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Opinions June 29, 2010

June 29, 2010
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The following opinion was posted after IL deadline Monday.
Indiana Supreme Court
Sylvia B. Piven, et al. v. ITT Corporation, Inc., et al.
94S00-0911-CQ-508
Certified question. The District Court of New York correctly applied instructive Delaware caselaw to determine the demand futility standards that Indiana would apply. Holds that the Indiana Business Corporation Law employs the same standard for showing - lack of disinterestedness - both as to the composition of special board committees under Indiana Code Section 23-1-32-4 and to the requirement that a shareholder must make a demand that the corporation‘s board act unless the demand would be futile.

Today’s opinions
Indiana Supreme Court
Andre Peoples v. State of Indiana
79S02-0912-CR-549
Criminal. Affirms finding Peoples is a habitual offender. People’s instant dealing offense is to be counted in calculating the total number of unrelated felony convictions an individual has for drug dealing. While a single felony drug conviction is not enough to qualify a person for habitual offender status, a second such conviction is, be it a prior conviction or the instant offense.

Myron Owens v. State of Indiana
49S02-0910-CR-429
Criminal. Affirms Owens’ convictions of and sentence for dealing cocaine and obstruction of justice, and that he has accumulated two unrelated convictions to be sentenced under the habitual offender statute. Holds conspiracy to deal conviction is not equivalent to a dealing conviction for purposes of the Indiana habitual offender statute.

Indiana Court of Appeals
Randy Edward Johnson v. State of Indiana
53A01-1002-CR-38
Criminal. Affirms conviction of Class A felony child molesting. No actual conflict existed that required the defense attorney to make a choice advancing his own interests to the detriment of his client’s interests, but only a potential conflict occurred between Johnson and his counsel. Finds that the trial court’s action of formally noting Johnson’s displeasure on the chronological case history and forwarding his request to the Monroe County Public Defender Officer reasonable. The State did not commit prosecutorial misconduct during closing arguments.

Paternity of H.S.; P.S. v. R.F.
91A02-1003-JP-334
Juvenile. Affirms summary judgment in favor of R.F. in P.S. and H.S.’s paternity action against him and the denial of their request for genetic testing of R.F. Any objections to Judge Overbeck’s presiding over the adoption were waivable and H.S. and P.S. have done just that due to mother P.S.’s failure to raise the issue in 1975. Concludes that a mere desire to know the identity of one’s biological father, whatever the reason, is insufficient once establishing legal paternity is not possible. The trial court correctly denied H.S and P.S.’s motion to compel genetic testing on R.F.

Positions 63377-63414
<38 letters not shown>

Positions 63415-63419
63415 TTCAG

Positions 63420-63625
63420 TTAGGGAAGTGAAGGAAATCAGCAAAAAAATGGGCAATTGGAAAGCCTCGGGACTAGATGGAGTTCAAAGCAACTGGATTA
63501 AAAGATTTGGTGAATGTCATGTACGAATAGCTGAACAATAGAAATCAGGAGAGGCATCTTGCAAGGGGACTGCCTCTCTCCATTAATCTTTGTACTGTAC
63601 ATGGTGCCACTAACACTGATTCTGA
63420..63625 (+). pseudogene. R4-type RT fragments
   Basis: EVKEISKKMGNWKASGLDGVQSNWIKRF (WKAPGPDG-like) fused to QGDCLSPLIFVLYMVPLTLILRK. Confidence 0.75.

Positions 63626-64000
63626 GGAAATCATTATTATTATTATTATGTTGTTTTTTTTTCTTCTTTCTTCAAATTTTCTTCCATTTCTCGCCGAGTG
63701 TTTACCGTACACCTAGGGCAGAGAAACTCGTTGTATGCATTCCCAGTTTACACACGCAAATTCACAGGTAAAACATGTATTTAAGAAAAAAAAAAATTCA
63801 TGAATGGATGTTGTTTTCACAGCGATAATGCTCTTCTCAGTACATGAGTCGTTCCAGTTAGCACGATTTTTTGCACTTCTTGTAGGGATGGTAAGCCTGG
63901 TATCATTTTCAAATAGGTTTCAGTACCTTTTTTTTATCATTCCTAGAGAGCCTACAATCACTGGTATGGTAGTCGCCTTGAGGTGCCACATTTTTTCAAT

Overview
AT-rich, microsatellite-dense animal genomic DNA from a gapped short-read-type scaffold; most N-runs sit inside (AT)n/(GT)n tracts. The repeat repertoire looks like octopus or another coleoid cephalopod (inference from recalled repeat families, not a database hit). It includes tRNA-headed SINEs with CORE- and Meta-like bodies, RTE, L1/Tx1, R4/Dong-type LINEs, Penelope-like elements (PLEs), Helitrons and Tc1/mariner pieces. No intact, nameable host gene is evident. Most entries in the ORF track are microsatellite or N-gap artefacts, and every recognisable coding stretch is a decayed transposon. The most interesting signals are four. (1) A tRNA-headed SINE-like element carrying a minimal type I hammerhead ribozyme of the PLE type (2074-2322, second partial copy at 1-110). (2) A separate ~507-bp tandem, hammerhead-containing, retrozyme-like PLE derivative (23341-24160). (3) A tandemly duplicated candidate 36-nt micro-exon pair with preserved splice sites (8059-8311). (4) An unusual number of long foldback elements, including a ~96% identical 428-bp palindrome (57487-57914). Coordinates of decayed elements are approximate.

Paternity of K.D.; T.N. v. B.D.
49A02-0907-JV-693
Juvenile. Reverses juvenile court order prohibiting mother T.N. from discussing legal proceedings with the media following the establishment of paternity of her child K.D. The order is an invalid prior restraint on mother’s free speech rights, and the confidentiality provisions in Indiana Code and Administrative Rule 9 don’t prohibit her from talking to others about the case based on her knowledge obtained independent of the juvenile proceedings. Remands with instructions.

Lorenzo A. Taylor v. State of Indiana

29A02-0912-CR-1212
Criminal. Reverses conviction of conspiracy to commit dealing in cocaine as a Class A felony and remands with instructions to enter as a Class B felony and resentence accordingly. Taylor’s convictions and sentences for both dealing in cocaine and conspiracy to commit dealing in cocaine don’t violate the prohibition against double jeopardy.

City of Indianapolis v. Olive Duffitt

49A04-0911-CV-661
Civil. Reverses denial of City of Indianapolis’ motion for summary judgment in Duffitt’s tort action for damages arising out of injuries sustained from falling on a sidewalk. Given the budgetary considerations and cost-benefit analyses that produced the city’s prioritization scheme, Indianapolis’ designated evidence demonstrates that its decisions are discretionary under the “planning-operational test” as it is interpreted in Pairsh and Rutherford. In cases where certain policy decisions have been delegated to individual employees, discretionary immunity may be established through affidavits. Remands with instructions to enter summary judgment in favor of the city.

Michael Harrison v. Veolia Water Indianapolis, LLC
49A04-0912-CV-722
Civil. Reverses summary judgment in favor of Veolia Water Indianapolis on the basis that Harrison failed to provide Veolia with notice of his injury pursuant to the Indiana Tort Claims Act. Concludes after considering the evident purposes of ITCA and the development of the common law predating Indiana Tort Claims Act’s adoption that Veolia is not a governmental entity or a political subdivision of the State entitled to ITCA’s protections. Remands for further proceedings